ONE System change

Access to a safe, continuous water supply as well as to soap and towels; readily accessible alcohol-based hand rub at the point of care

TWO Training / Education Providing regular training to all health-care workers

THREE Evaluation and feedback Monitoring hand hygiene practices, infrastructure, perceptions and knowledge, while providing results feedback to health-care workers

FOUR Reminders in the workplace

Prompting and reminding health-care workers

FIVE Institutional safety climate

Creating an environment and the perceptions that facilitate awareness-raising about patient safety issues

hand care also includes
Nails

Rings

Hand creams

Cuts & abrasions

“Chapping”

Skin Problems

Dr.T.V.Rao MD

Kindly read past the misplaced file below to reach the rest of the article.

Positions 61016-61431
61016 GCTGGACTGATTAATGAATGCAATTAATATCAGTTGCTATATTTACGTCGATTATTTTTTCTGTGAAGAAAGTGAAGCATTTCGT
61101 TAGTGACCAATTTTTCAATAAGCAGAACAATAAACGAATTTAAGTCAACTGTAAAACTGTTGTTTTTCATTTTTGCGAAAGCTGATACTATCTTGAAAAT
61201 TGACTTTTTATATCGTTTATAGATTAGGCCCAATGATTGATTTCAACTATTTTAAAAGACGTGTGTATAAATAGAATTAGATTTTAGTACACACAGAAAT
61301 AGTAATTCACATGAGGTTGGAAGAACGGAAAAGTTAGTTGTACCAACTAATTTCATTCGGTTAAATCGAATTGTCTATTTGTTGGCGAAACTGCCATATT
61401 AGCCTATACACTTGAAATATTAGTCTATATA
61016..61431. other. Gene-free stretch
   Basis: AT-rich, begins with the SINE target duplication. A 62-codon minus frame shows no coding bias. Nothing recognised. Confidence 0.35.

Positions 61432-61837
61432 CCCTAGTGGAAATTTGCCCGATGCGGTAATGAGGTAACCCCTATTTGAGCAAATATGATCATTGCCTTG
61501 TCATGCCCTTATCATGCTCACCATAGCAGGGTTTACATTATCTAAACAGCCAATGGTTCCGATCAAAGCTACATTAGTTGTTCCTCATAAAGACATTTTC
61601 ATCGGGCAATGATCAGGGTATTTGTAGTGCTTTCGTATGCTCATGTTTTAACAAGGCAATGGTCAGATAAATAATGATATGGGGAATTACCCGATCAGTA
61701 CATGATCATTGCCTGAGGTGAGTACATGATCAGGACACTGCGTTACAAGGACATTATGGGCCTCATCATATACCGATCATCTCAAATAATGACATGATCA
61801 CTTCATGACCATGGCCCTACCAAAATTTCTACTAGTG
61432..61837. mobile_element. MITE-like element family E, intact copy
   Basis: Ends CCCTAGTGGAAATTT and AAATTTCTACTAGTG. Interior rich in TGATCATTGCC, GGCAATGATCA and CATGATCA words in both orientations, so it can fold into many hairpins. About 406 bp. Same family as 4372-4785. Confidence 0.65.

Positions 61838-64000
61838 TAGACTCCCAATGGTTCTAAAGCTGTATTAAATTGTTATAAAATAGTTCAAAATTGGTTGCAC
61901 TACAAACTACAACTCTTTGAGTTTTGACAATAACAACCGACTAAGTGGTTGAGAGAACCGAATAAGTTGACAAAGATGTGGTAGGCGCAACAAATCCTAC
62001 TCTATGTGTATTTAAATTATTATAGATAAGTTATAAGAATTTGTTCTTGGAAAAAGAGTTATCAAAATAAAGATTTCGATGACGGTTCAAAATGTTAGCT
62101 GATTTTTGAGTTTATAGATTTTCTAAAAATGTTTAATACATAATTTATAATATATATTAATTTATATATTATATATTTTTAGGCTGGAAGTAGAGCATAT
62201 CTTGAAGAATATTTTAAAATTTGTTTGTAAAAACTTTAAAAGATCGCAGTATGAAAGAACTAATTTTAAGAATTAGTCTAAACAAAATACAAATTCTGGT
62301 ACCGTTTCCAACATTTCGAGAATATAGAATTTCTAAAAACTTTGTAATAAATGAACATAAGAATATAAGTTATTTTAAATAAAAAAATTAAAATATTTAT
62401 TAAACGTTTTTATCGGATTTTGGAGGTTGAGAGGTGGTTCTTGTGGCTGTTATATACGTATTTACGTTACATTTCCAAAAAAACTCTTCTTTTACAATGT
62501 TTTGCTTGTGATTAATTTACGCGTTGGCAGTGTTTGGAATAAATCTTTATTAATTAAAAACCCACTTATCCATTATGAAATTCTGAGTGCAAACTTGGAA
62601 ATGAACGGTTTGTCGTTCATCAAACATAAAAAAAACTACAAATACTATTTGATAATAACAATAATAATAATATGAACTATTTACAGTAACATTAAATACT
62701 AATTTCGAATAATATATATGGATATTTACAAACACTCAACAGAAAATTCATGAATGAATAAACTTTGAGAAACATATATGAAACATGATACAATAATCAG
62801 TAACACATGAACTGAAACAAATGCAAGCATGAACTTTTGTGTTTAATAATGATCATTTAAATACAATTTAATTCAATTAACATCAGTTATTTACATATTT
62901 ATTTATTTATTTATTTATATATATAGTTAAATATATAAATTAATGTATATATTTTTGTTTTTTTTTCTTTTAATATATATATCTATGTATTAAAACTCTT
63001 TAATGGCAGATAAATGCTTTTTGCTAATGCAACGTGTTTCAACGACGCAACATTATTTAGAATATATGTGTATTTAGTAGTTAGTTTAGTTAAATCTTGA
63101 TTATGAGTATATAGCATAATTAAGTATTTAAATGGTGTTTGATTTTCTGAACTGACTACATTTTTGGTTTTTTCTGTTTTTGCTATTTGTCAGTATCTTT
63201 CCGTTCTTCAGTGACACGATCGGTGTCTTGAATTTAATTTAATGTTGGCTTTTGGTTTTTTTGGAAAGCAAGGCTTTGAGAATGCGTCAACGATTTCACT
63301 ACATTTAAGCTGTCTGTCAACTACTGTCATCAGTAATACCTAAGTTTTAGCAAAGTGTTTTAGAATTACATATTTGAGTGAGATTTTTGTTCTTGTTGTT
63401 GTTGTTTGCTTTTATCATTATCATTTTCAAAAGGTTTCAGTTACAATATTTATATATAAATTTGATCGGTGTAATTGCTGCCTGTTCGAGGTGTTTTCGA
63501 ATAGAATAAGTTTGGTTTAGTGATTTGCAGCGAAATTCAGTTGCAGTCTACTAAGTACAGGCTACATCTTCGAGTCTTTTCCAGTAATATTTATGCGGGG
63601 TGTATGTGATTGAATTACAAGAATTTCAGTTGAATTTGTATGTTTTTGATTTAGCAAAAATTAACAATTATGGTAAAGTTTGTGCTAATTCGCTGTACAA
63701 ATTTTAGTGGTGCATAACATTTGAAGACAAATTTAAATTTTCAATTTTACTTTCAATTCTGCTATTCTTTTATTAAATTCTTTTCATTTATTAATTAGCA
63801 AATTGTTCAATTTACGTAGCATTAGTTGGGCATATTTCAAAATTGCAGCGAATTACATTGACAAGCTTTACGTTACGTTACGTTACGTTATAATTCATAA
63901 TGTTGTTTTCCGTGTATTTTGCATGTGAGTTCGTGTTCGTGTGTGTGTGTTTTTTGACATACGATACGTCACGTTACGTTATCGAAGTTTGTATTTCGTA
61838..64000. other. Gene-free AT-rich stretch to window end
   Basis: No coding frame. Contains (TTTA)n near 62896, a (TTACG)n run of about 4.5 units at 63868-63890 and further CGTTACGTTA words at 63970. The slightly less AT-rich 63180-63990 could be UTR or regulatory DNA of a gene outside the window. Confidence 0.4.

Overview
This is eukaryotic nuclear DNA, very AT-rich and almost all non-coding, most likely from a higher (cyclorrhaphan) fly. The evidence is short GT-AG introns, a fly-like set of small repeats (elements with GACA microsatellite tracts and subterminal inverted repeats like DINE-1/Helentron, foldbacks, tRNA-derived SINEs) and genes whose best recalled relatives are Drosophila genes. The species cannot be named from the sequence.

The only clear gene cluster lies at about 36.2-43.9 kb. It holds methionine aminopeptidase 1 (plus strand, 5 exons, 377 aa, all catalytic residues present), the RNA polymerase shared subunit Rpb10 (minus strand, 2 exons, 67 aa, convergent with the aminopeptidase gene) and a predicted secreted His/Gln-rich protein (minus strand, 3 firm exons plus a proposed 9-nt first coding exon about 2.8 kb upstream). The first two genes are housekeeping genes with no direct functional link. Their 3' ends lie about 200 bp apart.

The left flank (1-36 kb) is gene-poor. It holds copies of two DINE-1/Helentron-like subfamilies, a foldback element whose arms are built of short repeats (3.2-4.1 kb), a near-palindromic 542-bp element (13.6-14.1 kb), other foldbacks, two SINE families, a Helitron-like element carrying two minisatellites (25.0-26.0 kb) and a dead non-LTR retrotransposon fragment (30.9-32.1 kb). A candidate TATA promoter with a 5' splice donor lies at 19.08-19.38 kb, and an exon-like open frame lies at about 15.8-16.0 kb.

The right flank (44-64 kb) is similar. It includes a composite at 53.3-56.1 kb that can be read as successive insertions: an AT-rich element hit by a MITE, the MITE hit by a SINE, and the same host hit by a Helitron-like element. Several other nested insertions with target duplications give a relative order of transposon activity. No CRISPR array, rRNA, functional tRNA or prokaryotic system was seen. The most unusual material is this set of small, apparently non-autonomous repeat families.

Hand Care also includes
other aspects of hand hygiene
Other Aspects of Hand Hygiene
  • Do not wear artificial fingernails or extenders when having direct contact with high-risk patients, such as those in intensive care units or operating rooms. IA
  • Keep natural nail tips less than ¼ inch long. II
  • Wear gloves when it can be reasonably anticipated that contact with blood or OPIM, mucous membranes, and non-intact skin will occur. IC
realistic targets for improvement
Realistic targets for improvement
  • Targets should be realistic
    • If baseline compliance is 20%, it is unrealistic to set a target of 60% after 1 year of an intervention
  • Targets are dependent upon the necessary hand hygiene infrastructures being in place
    • <Note: WHO Patient Safety has a global target of year on year improvements / sustaining the gains up to 2020>
tools available to help you improve hand hygiene at insert facility name 1
Tools available to help you improve hand hygiene at <insert facility name> (1)